By William Hernandez
Students who are enrolled in Broadcasting 15 are able to take part in East Los Angeles College’s own radio station KELA and go behind the microphone to record their own 30-minute radio shows.
With KELA radio up and running, the next goal will be to get a 24-hour television station called KELA TV.
“My long term goal is to get a large grant to be able to acquire up to date studio and camera equipment necessary for serious filming,” Boradcasting instructor Jason Beaton said.
For now, KELA TV can be seen via Youtube at “ELACBROADCASTING.”
After each show is produced and edited, it airs at a set time everyday.
KELA streams around the clock online at www.elac.edu/kela or on the mobile application TUNE-IN.
The students enrolled are guided by Beaton, also known as “Mr.B.” He is a broadcasting veteran who has worked for several Los Angeles radio stations as a disc jockey and anchor for over 25 years .
Among the people Beaton has worked for are Huggy Boy, Art Laboe and Mucho Morales in oldies radio. There is a special connection with ELAC and Beaton.
“East LA was one of our prime listening areas and many of my students’ parents listened to what I was playing before they were even born,” Beaton said.
KELA has been on the air for the past few years under Beaton’s guidance and direction, recording in a professional type studio on the 4th floor of the E-7 Technology Building.
“It’s all about the voices of KELA, the students. They work very hard at this coming in as early as 6 a.m. to record their show, then it takes another hour to edit, but they enjoy doing the work,” Beaton said.
Program director of KELA Aldo Medina has produced for KELA the past 4 semesters enrolling in the class based off of his friends encouragement.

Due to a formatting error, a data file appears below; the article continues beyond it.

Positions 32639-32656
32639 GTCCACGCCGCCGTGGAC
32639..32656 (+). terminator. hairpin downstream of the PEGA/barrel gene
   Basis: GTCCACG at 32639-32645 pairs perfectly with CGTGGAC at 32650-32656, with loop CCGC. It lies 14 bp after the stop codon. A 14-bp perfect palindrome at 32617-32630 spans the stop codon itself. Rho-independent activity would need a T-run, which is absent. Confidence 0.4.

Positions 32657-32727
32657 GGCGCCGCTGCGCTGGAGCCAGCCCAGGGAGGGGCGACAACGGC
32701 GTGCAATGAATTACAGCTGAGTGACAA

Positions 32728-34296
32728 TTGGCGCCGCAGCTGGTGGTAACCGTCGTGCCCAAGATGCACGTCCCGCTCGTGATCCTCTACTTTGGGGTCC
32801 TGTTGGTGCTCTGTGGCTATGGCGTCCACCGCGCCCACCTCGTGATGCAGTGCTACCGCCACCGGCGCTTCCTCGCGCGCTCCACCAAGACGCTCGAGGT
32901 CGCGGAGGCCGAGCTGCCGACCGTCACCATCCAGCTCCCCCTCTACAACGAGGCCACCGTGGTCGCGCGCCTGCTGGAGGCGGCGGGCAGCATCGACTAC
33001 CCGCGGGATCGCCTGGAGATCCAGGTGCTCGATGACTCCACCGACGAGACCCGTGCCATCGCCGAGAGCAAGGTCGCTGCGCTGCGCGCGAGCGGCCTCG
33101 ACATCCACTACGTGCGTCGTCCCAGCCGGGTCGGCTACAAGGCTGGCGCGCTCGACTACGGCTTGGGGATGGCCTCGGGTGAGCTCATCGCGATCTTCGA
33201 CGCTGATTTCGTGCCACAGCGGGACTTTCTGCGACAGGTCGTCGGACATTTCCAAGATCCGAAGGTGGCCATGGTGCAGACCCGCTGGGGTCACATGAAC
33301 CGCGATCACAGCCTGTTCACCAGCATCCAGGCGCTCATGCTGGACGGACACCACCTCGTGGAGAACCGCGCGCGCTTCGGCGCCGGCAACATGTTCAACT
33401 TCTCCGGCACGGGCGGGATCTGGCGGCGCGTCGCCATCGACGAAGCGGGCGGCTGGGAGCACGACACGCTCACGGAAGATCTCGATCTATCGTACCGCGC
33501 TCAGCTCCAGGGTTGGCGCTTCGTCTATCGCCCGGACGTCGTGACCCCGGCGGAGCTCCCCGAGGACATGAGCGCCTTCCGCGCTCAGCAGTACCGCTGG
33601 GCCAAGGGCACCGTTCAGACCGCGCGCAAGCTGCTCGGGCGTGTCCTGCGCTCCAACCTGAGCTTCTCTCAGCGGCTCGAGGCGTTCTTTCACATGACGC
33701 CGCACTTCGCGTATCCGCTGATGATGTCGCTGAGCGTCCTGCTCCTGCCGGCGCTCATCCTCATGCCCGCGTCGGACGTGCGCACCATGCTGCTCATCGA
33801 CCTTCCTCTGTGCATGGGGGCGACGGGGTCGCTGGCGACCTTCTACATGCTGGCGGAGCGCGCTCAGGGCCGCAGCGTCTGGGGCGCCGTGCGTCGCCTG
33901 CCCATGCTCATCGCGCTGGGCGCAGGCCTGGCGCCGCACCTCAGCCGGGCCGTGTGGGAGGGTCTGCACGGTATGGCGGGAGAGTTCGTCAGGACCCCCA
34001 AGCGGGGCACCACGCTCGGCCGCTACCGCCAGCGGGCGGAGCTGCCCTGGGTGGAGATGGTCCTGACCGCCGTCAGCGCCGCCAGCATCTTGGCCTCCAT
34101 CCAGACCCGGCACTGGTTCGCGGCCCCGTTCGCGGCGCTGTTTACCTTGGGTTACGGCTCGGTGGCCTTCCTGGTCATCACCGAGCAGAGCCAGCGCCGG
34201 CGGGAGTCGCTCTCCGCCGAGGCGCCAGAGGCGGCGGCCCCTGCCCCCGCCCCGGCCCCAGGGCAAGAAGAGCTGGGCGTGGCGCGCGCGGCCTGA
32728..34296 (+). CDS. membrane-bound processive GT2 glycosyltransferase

“My friends told me I should try it out because of my voice that I would sound good, so I was looking for schools that offered broadcasting classes. ELAC was one of them and since I’ve been here, I haven’t looked back,” Medina said.
Every show is recorded using the advanced multi track sound editing program called Cool Edit Pro. With it, each show can have its own unique sweepers and liners to sound as good as possible.
Each student has a wide choice of music genres to play, whether it is oldies, classic rock and hip-hop. Students have the privilege to play their personal music as long as improper content is edited and approved by the Federal Communications Commission.
Along with Medina, who has taken the Broadcasting 15 class several times, many of Beaton’s students return semester after semester even after transferring. They enjoy the class and recording for KELA.
Benjamin Menjivar is another returning student. His current programed show “Hancholo & Beasty Ben” is one of the longer running shows playing a collection of classic rock’s best hits.
“When I first started, I just did it for the experience, but as the semesters go by, I have learned to better my shows. What keeps me coming back is the music. A lot of people are into the new modern rock, but for me classic rock is where it all started,” Menjivar said.
Being apart of KELA is as simple as enrolling next semester in the Broadcasting 15 class, however, space will be limited.